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Shin-Yokohama Ramen Museum

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Japan is a country filled with ramen fans, ramen connoisseurs, and certifiable ramen maniacs, and now the city of Yokohama has opened an entire museum devoted to the ubiquitous Chinese noodle.
More than just an ordinary museum, it's also part historical theme park and part hyper-specialized restaurant mall. And, unlike your usual dusty museum, it stays open till 11pm to accommodate hungry concertgoers returning from the nearby Yokohama Arena.

Once you're past the entrance turnstiles, the first floor is devoted to numerous museum exhibits and a well-stocked souvenir shop. Clearly the museum's organizers racked their brains to come up with every imaginable ramen-related display they could think of, and the results are here to see -- ramen-making utensils, ramen bowls (over 300), ramen shop matchbooks, chopstick wrappers, curtains and aprons.

The historical development of instant ramen is painstakingly chronicled, and the invention of cup ramen (the kind where you pour boiling water directly into a styrofoam cup) is celebrated as the dramatic technological achievement it most certainly was.

Instant ramen packets from around the world adorn the walls, and overhead TV monitors broadcast a continuous stream of ramen commercials from the past 25 years. Ramen history buffs will be delighted (and the rest of us merely mystified) by a replica of the first ramen dish ever eaten by a 17th-century samurai named Mito Komon.

Instant ramen packets from around the world adorn the walls, and overhead TV monitors broadcast a continuous stream of ramen commercials from the past 25 years. Ramen history buffs will be delighted (and the rest of us merely mystified) by a replica of the first ramen dish ever eaten by a 17th-century samurai named Mito Komon.

Two life-size dioramas show the operation of an instant ramen factory, and since this is a modern museum (it opened in March 1994), there are also banks of interactive video panels. Ramen-themed video games are provided for younger visitors; the one I saw seemed to involve eating as many noodles as quickly as possible (yet more proof of the bad influence video games have on the young).

But the fun is only beginning, since the remainder of the museum (on two underground levels) is a miniature historical theme park. The date is 1958, and the place is shitamachi, a typically bustling working-class neighborhood crowded with tiny shops, houses and restaurants. The time is just 40 years ago, but it's definitely a different era, just before the rapid modernization that changed the face of Japanese cities.

As a theme park, "Ramen Town" is not quite Disneyland, but it includes several nostalgic attractions -- vendors selling cotton candy and old-fashioned pastries, weathered storefronts and fifties-era billboards. Behind the storefronts are a time-capsule candy shop, two old-style bars dispensing regional brands of sake, and the main attraction -- eight ramen shops from around Japan, each serving its own distinctive variety of noodles.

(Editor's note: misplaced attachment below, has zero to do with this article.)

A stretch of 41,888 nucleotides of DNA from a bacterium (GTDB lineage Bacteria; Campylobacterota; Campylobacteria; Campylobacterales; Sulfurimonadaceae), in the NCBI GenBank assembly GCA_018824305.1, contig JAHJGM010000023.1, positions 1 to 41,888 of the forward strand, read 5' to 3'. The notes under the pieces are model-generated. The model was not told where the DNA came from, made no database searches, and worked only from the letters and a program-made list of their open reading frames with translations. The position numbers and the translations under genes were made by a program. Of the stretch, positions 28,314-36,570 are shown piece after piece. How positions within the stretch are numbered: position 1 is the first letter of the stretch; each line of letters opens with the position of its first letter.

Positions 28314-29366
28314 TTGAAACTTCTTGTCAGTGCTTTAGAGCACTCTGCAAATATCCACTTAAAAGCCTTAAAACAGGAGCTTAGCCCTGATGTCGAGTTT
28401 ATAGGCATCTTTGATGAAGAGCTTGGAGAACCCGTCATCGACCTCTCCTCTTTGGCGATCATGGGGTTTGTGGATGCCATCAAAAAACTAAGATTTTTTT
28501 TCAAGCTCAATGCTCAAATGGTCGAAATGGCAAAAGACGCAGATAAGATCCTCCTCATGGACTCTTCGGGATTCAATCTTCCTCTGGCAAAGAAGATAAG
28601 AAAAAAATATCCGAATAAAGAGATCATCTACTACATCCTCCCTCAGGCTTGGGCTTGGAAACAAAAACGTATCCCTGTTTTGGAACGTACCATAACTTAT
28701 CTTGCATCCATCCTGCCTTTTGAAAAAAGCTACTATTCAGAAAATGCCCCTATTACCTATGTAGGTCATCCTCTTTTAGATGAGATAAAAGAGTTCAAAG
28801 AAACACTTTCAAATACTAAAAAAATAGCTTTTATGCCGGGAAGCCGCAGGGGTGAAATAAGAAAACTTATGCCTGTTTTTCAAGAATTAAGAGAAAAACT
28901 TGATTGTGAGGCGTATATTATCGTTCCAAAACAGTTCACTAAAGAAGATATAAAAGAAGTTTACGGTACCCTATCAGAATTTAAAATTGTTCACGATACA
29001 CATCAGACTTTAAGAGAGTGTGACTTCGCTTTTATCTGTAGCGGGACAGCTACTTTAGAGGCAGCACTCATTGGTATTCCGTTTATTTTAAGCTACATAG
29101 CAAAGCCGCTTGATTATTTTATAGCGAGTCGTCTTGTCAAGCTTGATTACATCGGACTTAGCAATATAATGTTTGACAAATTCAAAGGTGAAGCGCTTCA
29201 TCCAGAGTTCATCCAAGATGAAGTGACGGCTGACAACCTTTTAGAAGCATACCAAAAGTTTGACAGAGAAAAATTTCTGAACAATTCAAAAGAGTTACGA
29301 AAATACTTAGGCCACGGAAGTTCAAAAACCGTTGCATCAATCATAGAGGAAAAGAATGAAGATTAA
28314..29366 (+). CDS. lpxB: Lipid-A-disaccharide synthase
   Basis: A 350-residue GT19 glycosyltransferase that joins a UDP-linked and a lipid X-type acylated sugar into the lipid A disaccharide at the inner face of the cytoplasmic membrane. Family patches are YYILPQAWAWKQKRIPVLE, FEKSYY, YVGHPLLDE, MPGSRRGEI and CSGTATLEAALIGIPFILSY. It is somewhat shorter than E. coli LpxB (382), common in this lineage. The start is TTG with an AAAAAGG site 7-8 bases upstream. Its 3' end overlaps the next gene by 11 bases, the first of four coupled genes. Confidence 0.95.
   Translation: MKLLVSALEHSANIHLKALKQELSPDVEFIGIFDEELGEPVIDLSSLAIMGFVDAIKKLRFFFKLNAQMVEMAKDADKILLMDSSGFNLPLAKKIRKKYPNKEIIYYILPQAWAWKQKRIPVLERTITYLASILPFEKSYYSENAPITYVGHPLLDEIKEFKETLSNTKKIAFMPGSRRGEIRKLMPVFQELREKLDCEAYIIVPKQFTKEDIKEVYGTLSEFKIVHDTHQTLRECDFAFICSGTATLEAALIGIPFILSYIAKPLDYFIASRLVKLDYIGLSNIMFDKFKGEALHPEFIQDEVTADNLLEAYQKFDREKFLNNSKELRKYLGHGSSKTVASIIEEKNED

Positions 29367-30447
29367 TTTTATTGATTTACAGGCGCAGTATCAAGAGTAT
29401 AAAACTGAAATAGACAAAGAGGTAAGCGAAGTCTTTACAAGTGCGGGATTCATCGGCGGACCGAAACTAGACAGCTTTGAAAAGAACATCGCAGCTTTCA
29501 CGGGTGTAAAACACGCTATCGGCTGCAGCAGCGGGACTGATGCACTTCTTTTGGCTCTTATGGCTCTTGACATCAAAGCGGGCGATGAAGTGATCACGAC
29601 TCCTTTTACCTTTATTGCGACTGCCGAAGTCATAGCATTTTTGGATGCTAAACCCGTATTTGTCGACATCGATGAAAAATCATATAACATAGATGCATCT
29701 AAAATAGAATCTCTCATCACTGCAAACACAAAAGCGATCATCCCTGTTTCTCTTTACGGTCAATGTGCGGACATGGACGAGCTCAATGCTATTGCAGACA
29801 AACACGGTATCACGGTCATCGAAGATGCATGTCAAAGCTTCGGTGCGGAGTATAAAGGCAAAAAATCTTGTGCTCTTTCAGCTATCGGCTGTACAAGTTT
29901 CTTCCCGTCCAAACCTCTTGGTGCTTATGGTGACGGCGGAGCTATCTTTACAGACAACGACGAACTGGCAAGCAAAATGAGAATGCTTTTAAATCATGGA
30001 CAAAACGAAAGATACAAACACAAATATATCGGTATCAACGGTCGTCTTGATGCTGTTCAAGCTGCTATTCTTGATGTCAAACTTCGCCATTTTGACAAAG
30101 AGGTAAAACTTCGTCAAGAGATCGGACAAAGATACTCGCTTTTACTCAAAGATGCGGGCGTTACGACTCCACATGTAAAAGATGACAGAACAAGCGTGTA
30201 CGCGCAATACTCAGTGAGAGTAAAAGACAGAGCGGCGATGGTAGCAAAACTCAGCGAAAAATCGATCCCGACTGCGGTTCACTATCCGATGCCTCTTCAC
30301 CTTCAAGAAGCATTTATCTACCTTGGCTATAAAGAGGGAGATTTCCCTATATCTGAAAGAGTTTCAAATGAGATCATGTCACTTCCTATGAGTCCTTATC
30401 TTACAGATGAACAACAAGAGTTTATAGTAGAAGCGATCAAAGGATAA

This is ramen for serious connoisseurs, with the eight shops chosen carefully from among the tens of thousands of stores throughout the country. The major ramen capitals -- Sapporo, Hakata, Kumamoto and Kitakata -- are all represented, along with four legendary shops from the Tokyo/Yokohama area.

The two Kyushu shops (Hakata and Kumamoto) serve their noodles in a salty whitish broth, made by slow-cooking pork and chicken bones.
The Sapporo shop serves its ramen in a miso-flavored soup, a Hokkaido specialty, while the rest of the shops feature soy sauce-based soups made with various combinations of pork and chicken bones and seafood.

Each shop has its own distinctive noodles and its own selection of toppings, ranging from the standard chaa-shuu (roast pork) and bean sprouts to kikurage ("wood ear") and garlic chips.

Shin-Yokohama Ramen Museum

2-14-21 Shin-Yokohama, Kohoku-ku, Yokohama 222
3 minutes from JR Shin-Yokohama station
Tel: 045-471-0503 (in Japanese)
"Ramen dial": 045-471-0943 (in Japanese)
Admission: Adults 300 yen; children 100 yen (food and drink sold separately)
3-month pass: 1,000 yen
6-month pass: 1,500 yen
Open 11am to 11pm (last admission 10pm)
Closed Tuesdays, except for national holidays

Map - Shin-Yokohama Ramen Museum: Yokohama
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Shin-Yokohama Ramen Museum / Yokohama

By J.S. on Sep 19, 2010
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tag : Ramen

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上記広告は1ヶ月以上更新のないブログに表示されています。新しい記事を書くことで広告を消せます。